grant Menard its unopposed request for equalization relief.
The assessed values, appraised values, and the tax
court's values for the property are as follows:
County's Appraiser (Vergin)
Menard's Appraiser (MaRous)
Tax Court Order
Tax Court Amended Order
$11, 200, 000
$12, 000, 000
$4, 000, 000
$7, 432, 100
$7, 516, 600
$11, 200, 000
$12, 300, 000
$4, 000, 000
$7, 585, 800
$7, 681, 300
$11, 200, 000
$12, 500, 000
$4, 000, 000
$7, 219, 000
$7, 331, 300
$11, 200, 000
$12, 700, 000
$4, 000, 000
$7, 393, 600
$7, 556, 200
appealed the tax court's decision, arguing that the tax
court erred in rejecting MaRous's highest and best use
determination, in its cost approach calculations, in
averaging the sales comparison and cost approaches, and in
failing to adequately explain its reasoning. The County also
appealed, contending that the tax court erred in accepting
parts of MaRous's appraisal report and testimony, in
excluding post-sale expenditures and other comparable sales
in its sales comparison approach, and in excluding indirect
soft costs in its cost approach.
review of [a] final order of the tax court is limited."
S. Minn. Beet Sugar Coop v. Cty. of Renville, 737
N.W.2d 545, 551 (Minn. 2007). We will not overturn a tax
court's valuation unless the valuation is clearly
erroneous. Equitable Life Assurance Soc'y of U.S. v.
Cty. of Ramsey, 530 N.W.2d 544, 552 (Minn. 1995). The
tax court's valuation is clearly erroneous when "the
evidence as a whole does not reasonably support the decision,
" Lewis v. Cty. of Hennepin, 623 N.W.2d 258,
261 (Minn. 2001), and we are "left with a 'definite
and firm conviction that a mistake has been committed, '
" KCP Hastings, LLC v. Cty. of Dakota, 868
N.W.2d 268, 273 (Minn. 2015) (quoting Equitable Life
Assurance Soc'y, 530 N.W.2d at 552).
deferential review is rooted in the separation of powers and
the inexact nature of real estate appraisal. Cont'l
Retail, LLC v. Cty. of Hennepin, 801 N.W.2d 395, 399
(Minn. 2011). We have accepted even abbreviated explanations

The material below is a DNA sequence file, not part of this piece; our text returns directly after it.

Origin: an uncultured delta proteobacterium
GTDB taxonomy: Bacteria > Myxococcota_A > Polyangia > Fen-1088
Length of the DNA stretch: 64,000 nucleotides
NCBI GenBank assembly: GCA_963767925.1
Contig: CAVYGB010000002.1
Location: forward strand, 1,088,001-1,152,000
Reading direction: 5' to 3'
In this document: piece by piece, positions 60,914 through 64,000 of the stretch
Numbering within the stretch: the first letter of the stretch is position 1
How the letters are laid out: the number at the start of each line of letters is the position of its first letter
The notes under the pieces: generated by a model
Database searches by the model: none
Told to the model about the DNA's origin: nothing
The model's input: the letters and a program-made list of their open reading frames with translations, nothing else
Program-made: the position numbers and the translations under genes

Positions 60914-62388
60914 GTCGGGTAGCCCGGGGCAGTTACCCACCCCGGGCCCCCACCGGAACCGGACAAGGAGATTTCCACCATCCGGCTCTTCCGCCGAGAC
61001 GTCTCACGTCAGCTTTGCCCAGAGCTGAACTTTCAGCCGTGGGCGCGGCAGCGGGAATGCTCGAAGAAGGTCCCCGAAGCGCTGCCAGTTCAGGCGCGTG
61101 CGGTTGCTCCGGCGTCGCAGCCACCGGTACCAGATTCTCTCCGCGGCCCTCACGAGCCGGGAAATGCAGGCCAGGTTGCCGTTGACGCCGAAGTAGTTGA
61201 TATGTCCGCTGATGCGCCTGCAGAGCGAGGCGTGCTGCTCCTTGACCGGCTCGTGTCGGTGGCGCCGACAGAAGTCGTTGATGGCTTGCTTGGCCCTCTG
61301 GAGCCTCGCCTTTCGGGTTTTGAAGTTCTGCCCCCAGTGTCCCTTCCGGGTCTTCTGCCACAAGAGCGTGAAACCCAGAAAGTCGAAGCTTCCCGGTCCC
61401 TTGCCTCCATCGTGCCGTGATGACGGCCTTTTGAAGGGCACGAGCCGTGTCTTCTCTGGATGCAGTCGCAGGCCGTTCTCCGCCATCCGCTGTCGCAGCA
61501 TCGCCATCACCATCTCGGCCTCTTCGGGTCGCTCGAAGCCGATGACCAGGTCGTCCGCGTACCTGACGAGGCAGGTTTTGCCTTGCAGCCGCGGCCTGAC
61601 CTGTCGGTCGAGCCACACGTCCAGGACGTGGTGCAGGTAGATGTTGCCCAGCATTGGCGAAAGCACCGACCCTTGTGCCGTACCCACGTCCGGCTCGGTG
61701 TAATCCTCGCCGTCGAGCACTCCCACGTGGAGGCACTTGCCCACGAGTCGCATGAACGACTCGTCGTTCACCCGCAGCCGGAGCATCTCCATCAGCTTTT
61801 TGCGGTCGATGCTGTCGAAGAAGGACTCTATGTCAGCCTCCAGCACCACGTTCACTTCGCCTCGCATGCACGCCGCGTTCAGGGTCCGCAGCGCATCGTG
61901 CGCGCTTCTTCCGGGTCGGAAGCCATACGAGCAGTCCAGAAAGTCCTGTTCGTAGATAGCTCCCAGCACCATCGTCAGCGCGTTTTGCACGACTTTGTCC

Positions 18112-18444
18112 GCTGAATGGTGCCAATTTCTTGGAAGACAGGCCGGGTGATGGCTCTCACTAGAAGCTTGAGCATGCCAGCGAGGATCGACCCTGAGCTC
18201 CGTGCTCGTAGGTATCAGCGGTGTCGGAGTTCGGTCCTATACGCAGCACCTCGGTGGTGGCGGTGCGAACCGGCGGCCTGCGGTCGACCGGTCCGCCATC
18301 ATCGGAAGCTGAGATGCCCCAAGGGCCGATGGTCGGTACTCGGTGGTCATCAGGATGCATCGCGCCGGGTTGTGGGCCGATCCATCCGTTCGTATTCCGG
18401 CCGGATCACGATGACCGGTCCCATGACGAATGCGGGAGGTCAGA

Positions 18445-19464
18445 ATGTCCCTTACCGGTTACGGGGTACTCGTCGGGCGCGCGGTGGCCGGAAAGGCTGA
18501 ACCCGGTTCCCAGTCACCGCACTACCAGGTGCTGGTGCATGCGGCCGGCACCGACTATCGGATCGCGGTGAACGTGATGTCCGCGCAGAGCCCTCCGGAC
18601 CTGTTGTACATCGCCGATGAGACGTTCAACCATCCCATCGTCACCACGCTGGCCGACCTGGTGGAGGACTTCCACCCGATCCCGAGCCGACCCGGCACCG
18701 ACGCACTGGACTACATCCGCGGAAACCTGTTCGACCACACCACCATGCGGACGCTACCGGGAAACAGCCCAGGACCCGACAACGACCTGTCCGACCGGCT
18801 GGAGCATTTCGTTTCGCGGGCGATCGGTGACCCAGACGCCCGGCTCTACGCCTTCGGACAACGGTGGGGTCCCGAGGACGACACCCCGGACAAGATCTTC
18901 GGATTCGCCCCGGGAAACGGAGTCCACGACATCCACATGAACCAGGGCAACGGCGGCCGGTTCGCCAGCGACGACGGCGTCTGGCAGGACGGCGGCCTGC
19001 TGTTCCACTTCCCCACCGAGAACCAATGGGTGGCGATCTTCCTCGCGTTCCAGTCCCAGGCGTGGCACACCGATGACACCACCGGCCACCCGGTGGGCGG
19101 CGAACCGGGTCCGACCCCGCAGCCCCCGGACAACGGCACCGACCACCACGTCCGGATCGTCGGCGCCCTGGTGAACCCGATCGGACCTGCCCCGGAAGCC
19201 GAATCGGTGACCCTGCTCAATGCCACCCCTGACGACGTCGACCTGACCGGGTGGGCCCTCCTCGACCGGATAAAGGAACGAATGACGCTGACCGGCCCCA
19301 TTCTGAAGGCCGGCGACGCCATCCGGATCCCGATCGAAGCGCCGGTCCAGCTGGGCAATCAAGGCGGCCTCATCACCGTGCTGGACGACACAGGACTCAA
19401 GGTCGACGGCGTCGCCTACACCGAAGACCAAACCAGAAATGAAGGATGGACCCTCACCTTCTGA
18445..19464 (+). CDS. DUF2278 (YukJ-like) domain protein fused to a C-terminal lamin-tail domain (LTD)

of the tax court's reasoning. See Kohl's
Dep't Stores, Inc. v. Cty. of Washington, 834 N.W.2d
731, 734-35 (Minn. 2013); Harold Chevrolet v. Cty. of
Hennepin, 526 N.W.2d 54, 58 (Minn. 1995) ("The
inexact nature of property assessment necessitates that this
court defer to the decision of the tax court."). We will
reject the tax court's reasoning, however, when the tax
court's decision is "clearly against the weight of
the evidence, " Am. Express Fin. Advisors, Inc. v.
Cty. of Carver, 573 N.W.2d 651, 659 (Minn. 1998), or the
tax court has "completely failed to explain its
reasoning, " Nw. Nat'l Life Ins. Co. v. Cty. of
Hennepin, 572 N.W.2d 51, 52 (Minn. 1997).
first consider the tax court's rejection of Menard's
highest and best use determination. All property must be
valued at its market value, Minn. Stat. § 273.11, subd.
1 (2014), which is the "usual selling price at the place
where the property . . . shall be at the time of assessment,
" Minn. Stat. § 272.03, subd. 8 (2014).
"Appraisers must perform a highest and best use analysis
when appraising commercial real estate." Berry &
Co. v. Cty. of Hennepin, 806 N.W.2d 31, 34 (Minn. 2011).
Thus, the market value of property requires consideration of
the property's highest and best use. Cty. of Aitkin
v. Blandin Paper Co., 883 N.W.2d 803, 810 (Minn. 2016);
see also Appraisal Institute, The Appraisal of
Real Estate 332 (14th ed. 2013) (explaining that a
property's highest and best use is "[t]he reasonably
probable use of property that results in the highest
value"). The highest and best use of a property is the
one that is physically possible, legally permissible,
financially feasible, and maximally productive. Cty. of
Aitkin, 883 N.W.2d at 810.
and best use analysis can be approached in two ways. The
first assumes that the property is vacant or can be made
vacant by demolishing present improvements. Appraisal
Institute, supra, at 336; see also Ferche
Acquisitions, Inc. v. Cty. of Benton, 550 N.W.2d 631,
634 (Minn. 1996) (explaining that highest and best use can
consider "whether it would be best to sell [the
property] vacant on the open market"). The second,
"as-improved, " focuses on the use of the property
that should be made with its current improvements. Appraisal
Institute, supra, at 336. As-improved analysis is
narrower, focusing on whether to retain, modify, or demolish
existing improvements. Id.
experts provided opinions on the highest and best use of
Menard's property "as-vacant" and
"as-improved." MaRous found that the highest and best use
of the property as-improved was continued use as a
single-tenant retail building with Menard as its
occupant-owner. But if Menard were to vacate the property,
MaRous concluded that it was "highly likely the building
would remain vacant." In other words, continued use as a
big-box retail store was not viable for the property if
Menard left. In reaching this conclusion, MaRous considered
national economic conditions and trends, particularly
regarding big-box retailers. These considerations include a
nationwide oversupply of big-box properties; the impact of
the 2008 recession on big-box retailers; a trend away from
big-box retail, in part because ...